Mystie’s story: A tale of resilience

It’s an overcast day, but Mystie is undaunted.

A diminutive woman, she comes into the room in a pink sequinned hat and leggings to match, shy but excited to talk about her story and of her new role as the first informal peer support worker at Newcastle Place – one of the 12 programmes run by Island Crisis Care Society in mid-Vancouver Island.  Yet even as she sits down in a chair in the centre of the room, there is a sadness that belies the candy coloured sparkles she wears.

Her story is shocking.  Beaten and abused by her alcoholic mother as a child, her life has been a spiral of pain.

Her escape was school.  There she found affirmation, pursuing excellence in her studies and in sports – “anything so I didn’t have to go home.”

But home caught up.  She had to miss a few weeks of school because she was so marked up from abuse.  When she returned, the teacher took her to the principal’s office because she refused to put on her team uniform in front of the other girls.  When she removed her shirt, her teacher fell to her knees in shock and the principal called the police.

She went into foster care after that, but the system was not kind, and she was moved from home to home, all the while wracked with worry about her younger sisters who were still with their mother.  She had escaped, they had not.  She managed to graduate high school, but then, before she knew it, she was on the streets.

Life went on for Mystie, with a trail of abusive relationships and pain.  “Its all been abusive, every relationship I’ve been in … it took years of counselling to figure out that it was normal [for me] to be in an abusive relationship, cause that’s all I knew.”

Life on the street wasn’t much better. She moved from Ontario to BC, and her welcome was violent, stabbed by the first woman she met on arrival.  She tried a couple of safe houses but ended up back on the street…and then one day she walked into a different kind of place.  “Finally, I went to the Ladies’ shelter for a couple of days [Samaritan House] and then I’ve been here [Newcastle Place] since.”

She has been at Newcastle for 8 months, now, and though it hasn’t been easy, the stability has allowed Mystie to start to find herself again, and to show herself as, above all, a woman who cares about others.  Though she couldn’t save her sisters when she was young, she is compelled to try and help those around her. She quickly became known as a listening ear, a caring helper, and an advocate for those who could not speak out for themselves.

Then came the turning point.  When the Newcastle Place snacks policy changed because of budget cuts, Mystie spoke up.  Her advocacy paid off.  Not only did the staff listen, they made her a part of the team that goes to the food bank to collect snacks.  At the same time, they saw that her natural empathy made others reach out to her, in ways that the staff couldn’t do.  Where outreach workers faced a wall, Mystie was able to get in and listen to others, to sit with them, and even help them do things they were having trouble with, like cleaning their rooms or doing laundry.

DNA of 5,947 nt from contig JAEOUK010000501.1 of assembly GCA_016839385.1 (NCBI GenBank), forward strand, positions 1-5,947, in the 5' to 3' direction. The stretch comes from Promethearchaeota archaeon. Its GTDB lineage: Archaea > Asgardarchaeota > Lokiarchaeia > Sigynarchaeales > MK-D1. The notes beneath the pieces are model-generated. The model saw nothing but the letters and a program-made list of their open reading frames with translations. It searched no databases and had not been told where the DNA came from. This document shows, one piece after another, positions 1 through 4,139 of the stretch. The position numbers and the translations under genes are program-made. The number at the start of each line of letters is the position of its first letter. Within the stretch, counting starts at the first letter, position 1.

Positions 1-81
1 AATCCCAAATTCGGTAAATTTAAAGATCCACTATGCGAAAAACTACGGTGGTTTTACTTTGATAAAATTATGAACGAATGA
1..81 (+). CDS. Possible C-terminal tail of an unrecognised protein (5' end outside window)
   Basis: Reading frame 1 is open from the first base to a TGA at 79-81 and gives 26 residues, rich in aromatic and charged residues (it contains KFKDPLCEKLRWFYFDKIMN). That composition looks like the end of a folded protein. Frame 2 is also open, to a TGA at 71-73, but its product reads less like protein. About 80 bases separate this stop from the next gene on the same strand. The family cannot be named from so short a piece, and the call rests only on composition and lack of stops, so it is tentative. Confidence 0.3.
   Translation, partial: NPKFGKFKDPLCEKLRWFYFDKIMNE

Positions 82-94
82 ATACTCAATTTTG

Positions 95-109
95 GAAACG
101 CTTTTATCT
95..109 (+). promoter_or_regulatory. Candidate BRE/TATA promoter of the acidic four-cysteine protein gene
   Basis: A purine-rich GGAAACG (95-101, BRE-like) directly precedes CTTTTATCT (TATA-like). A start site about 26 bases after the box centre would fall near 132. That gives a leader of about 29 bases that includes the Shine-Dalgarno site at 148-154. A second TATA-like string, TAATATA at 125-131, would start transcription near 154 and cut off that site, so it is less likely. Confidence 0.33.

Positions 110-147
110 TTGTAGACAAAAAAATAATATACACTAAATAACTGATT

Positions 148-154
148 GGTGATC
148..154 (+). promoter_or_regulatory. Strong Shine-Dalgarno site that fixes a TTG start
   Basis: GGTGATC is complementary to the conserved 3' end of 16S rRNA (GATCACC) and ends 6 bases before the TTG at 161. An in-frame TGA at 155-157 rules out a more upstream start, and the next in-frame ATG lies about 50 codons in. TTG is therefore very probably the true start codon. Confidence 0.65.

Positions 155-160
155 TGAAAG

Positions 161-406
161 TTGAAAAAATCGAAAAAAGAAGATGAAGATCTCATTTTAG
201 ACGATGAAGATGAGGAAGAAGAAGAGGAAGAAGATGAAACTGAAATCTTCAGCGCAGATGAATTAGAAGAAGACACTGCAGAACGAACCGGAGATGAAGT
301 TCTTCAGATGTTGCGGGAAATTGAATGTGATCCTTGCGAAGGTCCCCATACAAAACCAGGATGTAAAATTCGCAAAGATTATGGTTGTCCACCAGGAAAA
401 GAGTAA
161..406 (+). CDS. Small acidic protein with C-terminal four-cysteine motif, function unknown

It wasn’t long before the Newcastle team approached Mystie to take on an informal role as a peer supporter in Newcastle Place – and Mystie jumped on board.  “Mystie is developing and creating this new role as peer support worker here at Newcastle. She is helping us see what we need to do with that role of peer support, and filling in any gaps with clients,” says Sandra Fox, Newcastle Programme Manager.

Mystie jumps in, “So now, I hand out snacks when outreach leaves, I hand out [harm reduction] kits. I also sit with them even if somebody is having a crappy day – 20 minutes with me and they’re usually laughing.”

Mystie and Sandra

Mystie is never happier than when she is busy helping.  She is part of the cleaning crew at Newcastle and helps to advise on client concerns and needs.  Even more, though, she is a friend to those in the direst need.  The affirmation she gets from staff is making a difference for Mystie too.  “These guys are my family… for them to acknowledge or even talk about me in a positive way – I don’t get that.”  This connection with outreach staff and peers gives her a confidence she has never known.

On her own initiative, Mystie has started a wall of appreciation at the back of the compound to share her gratitude for the staff at Newcastle Place – a chalked in rainbow wall of compliments and thanks for the people working there.  Daily, she encourages her peers not to grumble, but to go out and write a word of thanks to the staff, dwelling on the positive, and the future.

Above all, she still wants to help others – kids like she once was who don’t have anyone to let them know they can be ok.  “I picture myself like going to schools, talking to students  – I think when it comes to abuse, whether it’s at home or relationship wise, I don’t think people talk about it enough for them to know that there is help out there.”

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